Masterchef Sam Leong of Singapore then provided a deservingly light break with his Crispy Prawn coated with Lemon Citrus Dressing and the Mango Salsa with Baked and Chilled Tomato. This dish was served with a 2005 Maison Champy, Bourgogne Pinot Noir Signature.

Leong is the Corporate Chef and Director of Kitchens of Tung Lok Restaurants and has multiple honors from the World Gourmet Summit (WGS) Awards of Excellence including Executive Chef of the Year for 2005. Earlier this year, he won the International Star Diamond Chef Award by the New York-based American Academy of Hospitality Sciences.

The name of his dish for this dinner spoke for itself as the skinned prawn was made unusually crunchy with the dressing adding the fruity and lingering delightful taste. The mango and the tomatoes were probably added to play with the crispy prawn’s ability to produce different new tastes once combined inside the mouth.

“The prawn used must be very fresh and coated with corn flour and deep-fried until crispy,” Leong explained. “After deep-frying, wok-fry the prawn with carnation milk, lemon jus, honey and curry powder.”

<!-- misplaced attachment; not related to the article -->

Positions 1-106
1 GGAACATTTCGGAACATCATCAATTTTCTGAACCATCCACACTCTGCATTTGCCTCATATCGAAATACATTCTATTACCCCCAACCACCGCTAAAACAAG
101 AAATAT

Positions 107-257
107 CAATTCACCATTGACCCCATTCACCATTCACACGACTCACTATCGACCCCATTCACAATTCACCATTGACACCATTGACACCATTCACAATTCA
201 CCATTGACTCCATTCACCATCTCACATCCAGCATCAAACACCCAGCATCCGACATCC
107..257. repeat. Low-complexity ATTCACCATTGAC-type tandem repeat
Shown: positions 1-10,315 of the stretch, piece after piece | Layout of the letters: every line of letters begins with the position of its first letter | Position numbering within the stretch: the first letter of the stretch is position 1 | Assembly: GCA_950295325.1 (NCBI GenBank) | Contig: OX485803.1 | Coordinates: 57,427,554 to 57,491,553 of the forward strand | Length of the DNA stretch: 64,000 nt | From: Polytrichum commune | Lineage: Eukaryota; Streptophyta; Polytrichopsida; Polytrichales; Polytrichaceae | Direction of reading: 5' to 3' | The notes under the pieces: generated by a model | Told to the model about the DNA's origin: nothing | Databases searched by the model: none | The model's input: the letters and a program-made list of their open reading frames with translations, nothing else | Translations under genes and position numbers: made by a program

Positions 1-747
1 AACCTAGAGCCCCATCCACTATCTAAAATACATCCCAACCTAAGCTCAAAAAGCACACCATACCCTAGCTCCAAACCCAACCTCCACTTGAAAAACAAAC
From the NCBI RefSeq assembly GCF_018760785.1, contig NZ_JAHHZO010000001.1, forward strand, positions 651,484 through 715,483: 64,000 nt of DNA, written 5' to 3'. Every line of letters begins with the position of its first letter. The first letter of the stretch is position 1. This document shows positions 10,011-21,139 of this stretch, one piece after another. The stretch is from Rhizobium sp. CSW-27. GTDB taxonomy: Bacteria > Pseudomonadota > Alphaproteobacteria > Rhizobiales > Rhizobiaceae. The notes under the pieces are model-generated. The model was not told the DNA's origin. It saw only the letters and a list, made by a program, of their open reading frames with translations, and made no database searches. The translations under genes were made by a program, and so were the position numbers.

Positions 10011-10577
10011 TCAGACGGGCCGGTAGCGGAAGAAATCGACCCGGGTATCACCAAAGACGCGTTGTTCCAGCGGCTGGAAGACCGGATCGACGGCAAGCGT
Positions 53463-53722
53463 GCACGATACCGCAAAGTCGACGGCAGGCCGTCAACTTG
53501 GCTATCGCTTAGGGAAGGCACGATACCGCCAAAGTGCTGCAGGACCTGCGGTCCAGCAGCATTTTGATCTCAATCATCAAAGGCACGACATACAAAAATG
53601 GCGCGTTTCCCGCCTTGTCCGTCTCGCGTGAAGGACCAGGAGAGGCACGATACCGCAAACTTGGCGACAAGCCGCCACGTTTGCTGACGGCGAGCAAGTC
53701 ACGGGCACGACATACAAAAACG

Three-Michelin Star Chef Jean-Michel Lorain of France must have been in a very cheerful mood that night as his Angus Beef Tenderloin, together with the Truffled Jerusalem Artichoke, Green Pea Cream and Bacon, and Arabica Flavored Veal Jus brought a smile to just about everyone on the table, a nod for others in the room.

The richness in the taste of the Angus beef is already a given although it could have been made just a little bit easier to chew. But that’s just a personal opinion. What made the main course extra special were the combined sweetness of the artichoke, the saltiness of the green pea cream and bacon, and the hint of coffee fused with the veal jus. All combined with the Angus beef, the result was an explosion of tastes better experienced than described. Paired with the dish is a 2004 Roquette E Cazes, Xisto.

Following a main course by a three-Michelin star chef may be challenging for any pâtissier. But not for Masterchef Paco Torreblanca of Spain. Widely regarded as one of the best—if not the best—pastry chef in the world, Torreblanca focuses on the purity of flavors. Coupled with his imagination and innovation, he produces revolutionary dishes that are both modern and elegant.

Torreblanca has also said that he is looking to create desserts with less calories and sugar for it to be healthier yet remain delicious. Such was his Ceylon Tea Infused Chocolate Cake—served with a Quinta de la Rosa, Finest Reserve Port N.V. Taking into consideration the crisp aromatic flavour of the Ceylon tea, Torreblanca was able to come up with a less chocolaty and more of a deceivingly light dessert conclusion.

The Gala Dinner was the highlight of the Wine and Gourmet Asia 2008 organized by Koelnmesse Pte Ltd.